Cloud migration — producing a resilient, cost-effective infrastructure
There’s no doubt that Cloud services are taking the world of business by storm. We need only to look at the adoption statistics to see that the future lies in the Cloud.
According to IDG, 92% of organizations say their IT environment (infrastructure, applications, data, analytics etc) is in the cloud to some extent today, and is expected to grow to 95% by the middle of this year.
The pandemic has certainly played a part in escalating this growth, but it's also worth noting that the move to the cloud has a long-running tailwind in terms of demand. Flexible consumption models, also known as everything as a service or XaaS, have become an increasingly important strategic shift for enterprises across all industries.
But let’s go back to the beginning and take a closer look at the benefits of moving to the Cloud and the ways in which Cloud infrastructure can be made more resilient, safe and cost-effective.
What are the benefits of moving to the Cloud?
1. Resource scalability
The Cloud allows for dynamic provisioning of resources based on demand. Result? No unexpected slowdowns and a cost friendly infrastructure that meets user demand.
Infrastructures created in the Cloud can be easily self-healing and spread across multiple physical locations which helps keep your applications running.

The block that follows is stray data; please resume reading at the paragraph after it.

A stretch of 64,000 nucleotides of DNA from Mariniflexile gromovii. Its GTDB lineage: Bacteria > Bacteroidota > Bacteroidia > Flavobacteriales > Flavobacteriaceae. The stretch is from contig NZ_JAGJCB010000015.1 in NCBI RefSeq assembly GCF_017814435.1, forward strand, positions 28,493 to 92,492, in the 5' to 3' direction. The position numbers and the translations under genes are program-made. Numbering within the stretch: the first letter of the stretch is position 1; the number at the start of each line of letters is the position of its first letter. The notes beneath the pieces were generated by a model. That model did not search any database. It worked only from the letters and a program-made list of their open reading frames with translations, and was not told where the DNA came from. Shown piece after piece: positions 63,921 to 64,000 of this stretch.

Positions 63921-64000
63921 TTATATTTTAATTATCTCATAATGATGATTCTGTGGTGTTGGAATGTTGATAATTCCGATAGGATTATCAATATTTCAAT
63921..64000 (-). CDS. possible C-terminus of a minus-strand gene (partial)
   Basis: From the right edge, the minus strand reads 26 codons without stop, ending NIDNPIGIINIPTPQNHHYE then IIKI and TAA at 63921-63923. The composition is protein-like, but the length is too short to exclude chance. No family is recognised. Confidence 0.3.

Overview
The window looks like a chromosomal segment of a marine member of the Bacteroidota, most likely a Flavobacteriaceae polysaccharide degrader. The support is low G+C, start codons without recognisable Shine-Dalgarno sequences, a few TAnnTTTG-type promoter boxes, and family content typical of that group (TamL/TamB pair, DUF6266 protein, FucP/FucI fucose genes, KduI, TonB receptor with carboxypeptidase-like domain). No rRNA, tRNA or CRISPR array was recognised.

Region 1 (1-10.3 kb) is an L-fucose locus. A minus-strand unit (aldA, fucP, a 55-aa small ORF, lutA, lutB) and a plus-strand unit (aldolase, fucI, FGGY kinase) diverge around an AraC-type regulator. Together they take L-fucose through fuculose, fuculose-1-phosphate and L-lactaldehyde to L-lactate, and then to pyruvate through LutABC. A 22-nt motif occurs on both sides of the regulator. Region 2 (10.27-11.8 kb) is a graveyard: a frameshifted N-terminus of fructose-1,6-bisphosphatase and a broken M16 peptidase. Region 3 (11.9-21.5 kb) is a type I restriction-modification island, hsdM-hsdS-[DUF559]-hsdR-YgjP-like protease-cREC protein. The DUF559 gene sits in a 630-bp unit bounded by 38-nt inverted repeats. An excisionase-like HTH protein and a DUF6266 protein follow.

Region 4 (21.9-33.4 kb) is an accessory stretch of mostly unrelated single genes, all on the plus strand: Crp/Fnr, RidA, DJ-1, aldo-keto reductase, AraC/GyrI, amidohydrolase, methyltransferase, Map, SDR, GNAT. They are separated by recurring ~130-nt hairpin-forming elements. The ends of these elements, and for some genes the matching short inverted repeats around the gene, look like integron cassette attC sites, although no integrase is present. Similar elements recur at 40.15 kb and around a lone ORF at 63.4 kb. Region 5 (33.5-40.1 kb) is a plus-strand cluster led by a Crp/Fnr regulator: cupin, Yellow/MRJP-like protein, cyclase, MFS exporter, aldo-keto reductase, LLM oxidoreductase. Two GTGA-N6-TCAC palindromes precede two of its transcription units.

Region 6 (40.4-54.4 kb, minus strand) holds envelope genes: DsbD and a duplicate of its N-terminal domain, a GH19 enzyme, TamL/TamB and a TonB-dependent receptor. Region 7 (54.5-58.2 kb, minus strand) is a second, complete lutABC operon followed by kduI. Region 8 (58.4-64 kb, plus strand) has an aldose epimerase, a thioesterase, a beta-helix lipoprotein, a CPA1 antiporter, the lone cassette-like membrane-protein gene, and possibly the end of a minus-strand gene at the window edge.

Cloud vendors keep business data secure by handling security issues proactively and updating mechanisms regularly. Studies suggest that data stored in the Cloud is more secure than the data stored in onsite data centers.
4. Reduced complexity
Expanding businesses' operations to introduce new products can be difficult in an onsite IT infrastructure. Cloud migration helps businesses to run apps and store data securely offsite, while keeping their infrastructures simple and maintainable.
5. Seamless Employee Collaboration
Cloud migration helps businesses to operate in distributed work environments by facilitating seamless communication and collaboration through the use of Cloud-based tools.
6. Faster application deployments
The solutions provided by leading Cloud vendors help businesses to avail servers and other computing resources required to deploy an application/service on demand.
Making your Cloud infrastructure more resilient, safe and cost-effective
So you’ve made the decision to make the move to the Cloud. But how do you make sure that the infrastructure you build serves its purpose. And what qualities do you need to watch out for? The answer lies in the key pillars outlined in the AWS Well-Architected Framework.
1. Operational excellence